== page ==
8. Think three. Remind yourself of three things you are grateful for each day. Gratitude helps you stay in the moment and be present.
Courtney Baechler, MD, is a practicing physician with and the vice president of the Penny George Institute. Make an appointment with her by calling 612-863-3333, or learn about classes offered by the Penny George Institute.
As the days get shorter and the sun becomes less intense, my overall mood seems to diminish. One way I combat the winter blues is through aromatherapy, which uses essential oils from plants to maintain and restore health.
I love the fresh, clean aroma of citrus oils and find that even a quick spritz of a citrus spray can improve my mood and refocus my attention. An added bonus is that the citrus oils can be used for green cleaning too.
Smell is one of our strongest senses. When we breathe in an aroma, scent molecules travel through the nose to the olfactory membrane. The receptors there recognize scent molecules and send messages to the limbic system of the brain. The limbic system holds involuntary emotional responses, and we assign emotions to the aromas we breathe in.
That is why when I smell citrus, I am reminded of words like clean, uplifting and fresh, and I am transported back to summer days sipping lemonade by the lake.
One of my favorite citrus blends includes the essential oils of sweet orange (Citrus sinensis), grapefruit (Citrus paradisi) and lemon (Citrus limon). I make the following citrus spray for a mood enhancer.
Citrus spray: Take a four-ounce spray bottle and fill it with 3.5 ounces of water. Add 12 drops of sweet orange (Citrus sinensis), 12 drops of grapefruit (Citrus paradisi) and 12 drops of lemon (Citrus limon) essential oils. When ready to use the spray, shake the bottle and spritz into the air.
Although the Penny George Institute for Health and Healing clinics in Minneapolis and Fridley sell essential oils, they do not carry these particular ones. You can order citrus oils online from Plant Extracts International, which supplies Allina Health with essential oils.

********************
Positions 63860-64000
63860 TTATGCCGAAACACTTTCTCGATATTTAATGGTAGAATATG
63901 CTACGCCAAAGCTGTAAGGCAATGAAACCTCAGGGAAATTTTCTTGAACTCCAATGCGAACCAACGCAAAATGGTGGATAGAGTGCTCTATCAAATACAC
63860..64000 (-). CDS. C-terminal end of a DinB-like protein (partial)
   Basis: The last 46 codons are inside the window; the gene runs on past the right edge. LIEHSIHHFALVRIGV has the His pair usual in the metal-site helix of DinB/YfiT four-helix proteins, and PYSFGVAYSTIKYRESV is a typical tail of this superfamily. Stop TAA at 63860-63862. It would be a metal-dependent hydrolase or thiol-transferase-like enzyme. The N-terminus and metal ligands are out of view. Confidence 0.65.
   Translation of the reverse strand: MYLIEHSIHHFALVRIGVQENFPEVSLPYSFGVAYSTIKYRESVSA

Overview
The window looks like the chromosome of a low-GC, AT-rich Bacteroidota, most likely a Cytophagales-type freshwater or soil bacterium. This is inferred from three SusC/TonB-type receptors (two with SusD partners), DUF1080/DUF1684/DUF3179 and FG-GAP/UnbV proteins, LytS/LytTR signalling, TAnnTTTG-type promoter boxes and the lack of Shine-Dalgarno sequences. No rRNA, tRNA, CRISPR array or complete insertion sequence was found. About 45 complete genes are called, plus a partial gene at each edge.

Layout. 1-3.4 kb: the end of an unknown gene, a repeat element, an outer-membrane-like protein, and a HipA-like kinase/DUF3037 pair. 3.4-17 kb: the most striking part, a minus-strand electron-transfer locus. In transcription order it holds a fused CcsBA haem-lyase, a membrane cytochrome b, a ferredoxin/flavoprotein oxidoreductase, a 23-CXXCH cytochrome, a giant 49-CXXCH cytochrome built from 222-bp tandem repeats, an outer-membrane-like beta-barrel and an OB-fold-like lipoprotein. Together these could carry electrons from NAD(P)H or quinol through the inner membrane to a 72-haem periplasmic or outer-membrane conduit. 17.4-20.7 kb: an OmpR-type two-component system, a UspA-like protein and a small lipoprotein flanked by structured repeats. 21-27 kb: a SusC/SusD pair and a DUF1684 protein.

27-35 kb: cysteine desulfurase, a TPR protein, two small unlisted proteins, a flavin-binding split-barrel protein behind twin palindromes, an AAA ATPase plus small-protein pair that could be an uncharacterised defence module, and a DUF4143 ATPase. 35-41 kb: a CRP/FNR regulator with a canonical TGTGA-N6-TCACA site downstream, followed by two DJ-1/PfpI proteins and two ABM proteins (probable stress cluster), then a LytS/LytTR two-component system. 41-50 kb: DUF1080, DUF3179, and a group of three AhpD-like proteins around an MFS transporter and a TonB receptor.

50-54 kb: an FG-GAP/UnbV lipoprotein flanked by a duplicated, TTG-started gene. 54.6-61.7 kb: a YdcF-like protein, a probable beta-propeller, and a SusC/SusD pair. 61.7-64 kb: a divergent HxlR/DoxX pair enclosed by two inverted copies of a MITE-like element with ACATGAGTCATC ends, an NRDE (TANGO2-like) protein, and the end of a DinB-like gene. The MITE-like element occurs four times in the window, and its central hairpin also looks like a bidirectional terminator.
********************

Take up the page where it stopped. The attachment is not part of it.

But wait … it gets even better. The citrus oils not only have wonderful aromas that remind us of summer days, they also have antibacterial, antifungal and antiviral properties. Essential oils are made up of many chemical components. In citrus oils, the main chemical component is d-limonene, which research has shown has disinfectant properties.
During winter months with bacteria and viruses lingering in the air and on surfaces, I use the citrus spray on my countertops and door knobs to fight germs.
When using citrus oils, it is important to note some safety concerns:
So, if you are feeling like the winter blues are setting in, try mixing up some citrus spray to improve your mood, and wipe down a few countertops while you are at it.
Julie Streeter, RN, NCTMB, is a Certified Aromatherapist and a learning and development specialist for the Penny George Institute for Health and Healing. The Penny George Institute sells essential oils for aromatherapy at its outpatient clinics at Abbott Northwestern Hospital and Unity Hospital. The Penny George Institute also offers aromatherapy classes and services.